Fishing for Energy is a partnership to prevent and reduce the impacts of derelict fishing gear in the marine environment.
Each fiscal year (October through September), the Marine Debris Program supports projects across the country that use outreach and education as a way to prevent marine debris. These projects aim to change behavior, especially among youth, and provide them with hands-on experiences that deepen their understanding of the marine debris problem.
(Photo Credit: Monterey Bay Aquarium)
Active Prevention Projects
Plastic Free Gulf Coast is focused on reducing the use of single-use plastics, polystyrene, and plastic-lined food/beverage containers within the five gulf states through outreach, education, and providing single-use plastic alternatives to restaurants and consumers.
Hawaii State Parks will be installing 19 water bottle filling stations. Coupled with outreach efforts and volunteer opportunities, this project aims to change park visitors’ behaviors and prevent water bottles from potentially becoming marine debris.
Eckerd College will strive to reduce consumption of single-use plastics across campus by educating students on marine debris, providing access to alternatives to common debris items, and working with the college administration to institute campus-wide prevention and reduction initiatives.
Surfrider Foundation and its partners are working with the public, school students, businesses, and the Oregon State legislature to reduce consumption of single-use plastic in Oregon.
This project is developing marine debris messaging and outreach activities targeted to tourists visiting South Bass Island, Ohio.
Researchers at Keene State College and the University of New Haven are using multimedia text messaging to deliver persuasive, positive, humorous messages focused on proper cigarette butt disposal to college students living near National Estuary Programs across the US.
The Center for Alaskan Coastal Studies is working to build awareness of marine debris through field experiences and zero waste campaigns at local schools and businesses.
The University of Georgia Marine Extension and Georgia Sea Grant worked with teachers from Glynn Middle School in Brunswick, GA, to engage middle school students in finding ways to reduce and prevent marine debris.
Sea Education Association is working to reduce the use of single-use plastic items by engaging students in lessons on marine debris, social science research, and the creation of a local campaign to educate the community and promote behavior change.
The University of the Virgin Islands is working to reduce land-based sources of marine debris in the U.S. Virgin Islands through a targeted ridge-to-reef and watershed educational and outreach program.
The School District of the City of Erie is leading a district-wide education and outreach effort with students, teachers, and the community to reduce land-based marine debris by combining curriculum with stewardship.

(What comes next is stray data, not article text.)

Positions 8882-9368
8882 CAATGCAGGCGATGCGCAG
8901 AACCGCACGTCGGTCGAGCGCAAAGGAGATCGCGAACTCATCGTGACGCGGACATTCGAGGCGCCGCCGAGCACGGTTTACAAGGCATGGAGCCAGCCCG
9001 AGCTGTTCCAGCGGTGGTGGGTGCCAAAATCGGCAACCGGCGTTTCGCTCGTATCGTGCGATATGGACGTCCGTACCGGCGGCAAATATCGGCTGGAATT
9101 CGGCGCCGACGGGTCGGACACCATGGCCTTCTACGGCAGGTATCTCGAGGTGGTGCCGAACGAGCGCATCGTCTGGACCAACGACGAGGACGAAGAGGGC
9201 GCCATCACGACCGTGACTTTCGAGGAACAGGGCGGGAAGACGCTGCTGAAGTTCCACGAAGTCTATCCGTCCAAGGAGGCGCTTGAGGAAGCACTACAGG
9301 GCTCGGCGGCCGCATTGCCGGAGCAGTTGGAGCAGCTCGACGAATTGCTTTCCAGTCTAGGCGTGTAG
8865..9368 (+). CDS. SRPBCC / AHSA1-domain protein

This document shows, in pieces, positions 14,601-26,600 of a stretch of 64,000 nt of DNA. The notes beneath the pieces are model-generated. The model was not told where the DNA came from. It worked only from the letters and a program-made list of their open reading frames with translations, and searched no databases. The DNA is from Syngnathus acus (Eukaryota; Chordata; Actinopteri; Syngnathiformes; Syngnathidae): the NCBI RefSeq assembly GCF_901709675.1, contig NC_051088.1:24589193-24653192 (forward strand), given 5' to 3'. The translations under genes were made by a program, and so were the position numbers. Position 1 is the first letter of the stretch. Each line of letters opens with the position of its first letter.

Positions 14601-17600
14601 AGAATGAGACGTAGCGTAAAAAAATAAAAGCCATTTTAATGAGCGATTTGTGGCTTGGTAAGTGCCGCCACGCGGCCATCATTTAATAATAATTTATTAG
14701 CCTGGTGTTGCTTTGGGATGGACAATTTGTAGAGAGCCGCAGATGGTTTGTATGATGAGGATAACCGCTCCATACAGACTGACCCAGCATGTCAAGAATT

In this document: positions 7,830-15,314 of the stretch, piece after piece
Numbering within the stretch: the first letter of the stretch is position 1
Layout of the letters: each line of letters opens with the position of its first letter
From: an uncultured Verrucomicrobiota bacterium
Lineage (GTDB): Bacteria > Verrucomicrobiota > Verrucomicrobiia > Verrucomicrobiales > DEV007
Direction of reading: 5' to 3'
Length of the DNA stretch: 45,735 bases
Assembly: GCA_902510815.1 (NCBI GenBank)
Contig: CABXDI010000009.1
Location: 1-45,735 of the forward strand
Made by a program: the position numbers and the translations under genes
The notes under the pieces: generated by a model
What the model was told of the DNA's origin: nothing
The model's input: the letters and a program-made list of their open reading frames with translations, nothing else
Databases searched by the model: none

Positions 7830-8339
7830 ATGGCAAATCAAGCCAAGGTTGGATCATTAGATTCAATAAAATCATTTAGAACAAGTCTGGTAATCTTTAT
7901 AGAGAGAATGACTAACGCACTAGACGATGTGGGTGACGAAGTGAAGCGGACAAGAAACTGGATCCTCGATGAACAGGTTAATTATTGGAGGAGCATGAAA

Bow Seat Ocean Awareness Programs is implementing a new Marine Debris Creative Advocacy Competition which challenges teens to design and implement a project that reduces or prevents marine debris.
Trash Free Maryland is launching a multi-year social marketing campaign to reduce land-based litter in Baltimore City.
Sea Turtle, Inc. is raising awareness of the effects of marine debris on endangered sea turtles in the lower Laguna Madre and Gulf of Mexico by creating permanent, bilingual marine debris education displays and engaging the community in cleanups.
The Gulf of Maine Lobster Foundation is working to implement a multifaceted STEM education program focusing on ocean literacy and marine debris in the Gulf of Maine.
The Northwest Straits Foundation is working to prevent derelict fishing gear in the Puget Sound through education and outreach to tribal, commercial, and recreational fishermen and crabbers.
The City of Cleveland and the NOAA Marine Debris Program are identifying barriers to the reduction and proper disposal of plastic grocery bags, water bottles, and cigar tips— three common types of marine debris found on Cleveland area beaches.
Completed Prevention Projects - Archives
Click the bars below to view completed projects from that year.
Hudson River Community Sailing empowered NYC high school students in their Sail Academy afterschool program to become stewards of the Hudson Estuary through marine debris collection, prevention, and outreach.
One Cool Earth partnered with 17 schools in Paso Robles and Atascadero, California, to implement school litter and waste reduction programs.
Pacific Whale Foundation launched a public awareness campaign to inform, educate, and involve the public in marine debris awareness and policy focused on tobacco-free beaches in Maui, Hawaii.
Ship Island Excursions worked to provide marine debris education and outreach to coastal Mississippi students as well as passengers on the Ship Island ferry.